Message Tree – Albert Park Middlesbrough

The message tree is a hawthorn. Before the park was create a Sailors Trod ran from Newport to North Ormesby.

Message Tree, Albert Park, Middlesbrough 

Its said that sailors left messages for each other under a piece of ironstone in the tree, which is still there with the tree having grown around it.

Message Tree, Albert Park, Middlesbrough 

I like the story, but having checked the first OS map of the area the only footpath seems to co-incide with the one currently running through the centre of the park with this location being in the middle of a field. Although there’s then a 30 year gap until the next OS maps when the park is fully layed out so its possible the footpath moved.

UPDATE 23/11/2011 :
Prompted by Mikes comments I overlayed the first OS map onto Google Earth by aligning points that still exist today, this shows the path running east-west exactly where Mike says south of the Longlands Club

This also puts the path further north in the park than I originally thought, but it still doesn’t run next to the tree.

More change in Redcar

Things are changing on a daily basis, so i’m recording anything I notice from now on.

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Las Vegas Amusements have closed, become a “Virtual Shop” and had the signage removed

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Tyne Tees Amusments is currently behind scaffolding and looks unlikely to re-emerge in this form.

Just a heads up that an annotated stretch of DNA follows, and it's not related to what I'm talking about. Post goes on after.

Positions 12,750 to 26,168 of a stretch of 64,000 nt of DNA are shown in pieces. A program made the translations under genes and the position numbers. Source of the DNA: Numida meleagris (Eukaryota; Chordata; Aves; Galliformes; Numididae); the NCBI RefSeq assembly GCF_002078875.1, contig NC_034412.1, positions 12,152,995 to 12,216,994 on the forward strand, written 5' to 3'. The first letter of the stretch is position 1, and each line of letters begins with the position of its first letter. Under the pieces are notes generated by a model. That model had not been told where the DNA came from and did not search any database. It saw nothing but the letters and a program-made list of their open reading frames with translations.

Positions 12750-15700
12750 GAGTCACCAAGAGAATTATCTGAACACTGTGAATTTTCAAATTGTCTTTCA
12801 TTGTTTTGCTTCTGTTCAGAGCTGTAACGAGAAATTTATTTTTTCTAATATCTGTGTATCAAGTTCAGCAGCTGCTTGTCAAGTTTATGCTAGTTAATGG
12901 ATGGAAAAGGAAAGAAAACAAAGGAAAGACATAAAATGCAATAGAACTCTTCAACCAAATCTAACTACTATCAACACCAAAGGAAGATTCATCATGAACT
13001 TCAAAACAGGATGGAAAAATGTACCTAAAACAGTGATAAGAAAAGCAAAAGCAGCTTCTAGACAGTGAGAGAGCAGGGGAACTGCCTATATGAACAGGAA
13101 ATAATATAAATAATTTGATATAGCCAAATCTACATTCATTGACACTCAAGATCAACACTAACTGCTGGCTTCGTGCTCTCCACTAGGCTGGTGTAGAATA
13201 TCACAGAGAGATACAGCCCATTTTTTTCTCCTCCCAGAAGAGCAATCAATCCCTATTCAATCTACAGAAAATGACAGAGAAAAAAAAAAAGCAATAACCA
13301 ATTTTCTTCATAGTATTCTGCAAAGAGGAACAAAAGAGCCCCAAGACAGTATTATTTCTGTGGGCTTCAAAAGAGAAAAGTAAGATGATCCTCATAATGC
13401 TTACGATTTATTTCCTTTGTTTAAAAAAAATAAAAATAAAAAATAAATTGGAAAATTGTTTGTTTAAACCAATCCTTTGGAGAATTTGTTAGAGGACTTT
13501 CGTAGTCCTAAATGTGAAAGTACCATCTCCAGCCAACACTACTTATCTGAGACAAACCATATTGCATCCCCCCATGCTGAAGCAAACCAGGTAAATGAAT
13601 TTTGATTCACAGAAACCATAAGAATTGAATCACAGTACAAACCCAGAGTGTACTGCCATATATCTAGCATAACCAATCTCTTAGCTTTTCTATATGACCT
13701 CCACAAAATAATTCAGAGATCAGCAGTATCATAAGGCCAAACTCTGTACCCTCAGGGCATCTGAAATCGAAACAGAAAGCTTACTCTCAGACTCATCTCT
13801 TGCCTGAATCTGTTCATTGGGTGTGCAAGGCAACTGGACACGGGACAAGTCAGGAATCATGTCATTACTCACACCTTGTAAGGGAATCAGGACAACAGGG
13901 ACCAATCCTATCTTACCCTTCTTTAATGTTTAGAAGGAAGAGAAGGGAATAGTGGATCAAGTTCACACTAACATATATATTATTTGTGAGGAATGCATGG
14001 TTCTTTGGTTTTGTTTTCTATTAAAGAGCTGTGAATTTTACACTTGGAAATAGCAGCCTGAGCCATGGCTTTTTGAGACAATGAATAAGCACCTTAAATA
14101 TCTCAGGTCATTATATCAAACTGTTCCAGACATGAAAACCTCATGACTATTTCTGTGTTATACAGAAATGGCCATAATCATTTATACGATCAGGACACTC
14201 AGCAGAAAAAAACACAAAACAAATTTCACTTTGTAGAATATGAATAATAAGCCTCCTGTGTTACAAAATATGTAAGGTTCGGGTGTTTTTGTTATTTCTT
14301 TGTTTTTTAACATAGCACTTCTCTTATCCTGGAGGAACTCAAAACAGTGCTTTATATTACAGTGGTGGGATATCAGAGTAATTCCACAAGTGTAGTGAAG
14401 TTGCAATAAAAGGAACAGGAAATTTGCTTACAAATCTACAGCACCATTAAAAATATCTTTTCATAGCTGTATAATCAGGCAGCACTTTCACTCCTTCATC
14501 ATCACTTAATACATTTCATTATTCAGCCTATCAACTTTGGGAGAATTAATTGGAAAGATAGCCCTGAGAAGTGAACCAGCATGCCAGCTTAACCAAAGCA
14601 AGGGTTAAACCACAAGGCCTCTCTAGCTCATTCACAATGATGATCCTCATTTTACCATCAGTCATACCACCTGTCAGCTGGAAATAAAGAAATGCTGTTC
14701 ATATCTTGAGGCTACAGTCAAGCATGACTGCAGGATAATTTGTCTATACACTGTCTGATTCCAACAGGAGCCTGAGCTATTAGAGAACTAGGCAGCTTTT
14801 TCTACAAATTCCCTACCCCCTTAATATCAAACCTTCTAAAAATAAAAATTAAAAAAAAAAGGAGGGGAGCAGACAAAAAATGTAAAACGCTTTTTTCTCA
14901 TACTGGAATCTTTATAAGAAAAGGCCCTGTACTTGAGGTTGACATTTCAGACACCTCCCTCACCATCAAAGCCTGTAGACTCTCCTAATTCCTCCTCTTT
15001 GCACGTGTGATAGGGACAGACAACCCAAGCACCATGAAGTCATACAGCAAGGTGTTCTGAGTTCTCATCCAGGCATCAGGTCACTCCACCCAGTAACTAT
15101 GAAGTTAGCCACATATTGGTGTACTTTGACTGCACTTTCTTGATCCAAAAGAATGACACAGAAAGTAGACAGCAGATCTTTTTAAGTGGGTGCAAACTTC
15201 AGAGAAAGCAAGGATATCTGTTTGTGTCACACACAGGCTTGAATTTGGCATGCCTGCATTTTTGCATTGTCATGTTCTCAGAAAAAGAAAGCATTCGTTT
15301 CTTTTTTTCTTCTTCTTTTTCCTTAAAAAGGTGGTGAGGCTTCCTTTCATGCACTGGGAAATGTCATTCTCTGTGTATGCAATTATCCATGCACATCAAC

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Redcar Fire Station is currently being heavily modified with a new community centre being built onto the front.

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The raised area between the Regent and the old site of Leos has been completely removed in preparation for the new sea defences.

 

Sir James Knott Lifeboat – Kirkleatham

The Sir James Knott is an Oakley Class Lifeboat which was built in 1963 and served in Cullercoats and Anstruther before coming to Redcar between 1972 and 1985.

Sir James Knott Lifeboat Kirkleatham

DSCF0792  Sir James Knott Lifeboat Kirkleatham

After leaving Redcar the boat was part of the reserve fleet serving at Scarborough, Anstruther and Newcastle Co. Down. In total she was called out 122 times and saved 81 lives before becoming a museum exhibit in the early 1990s.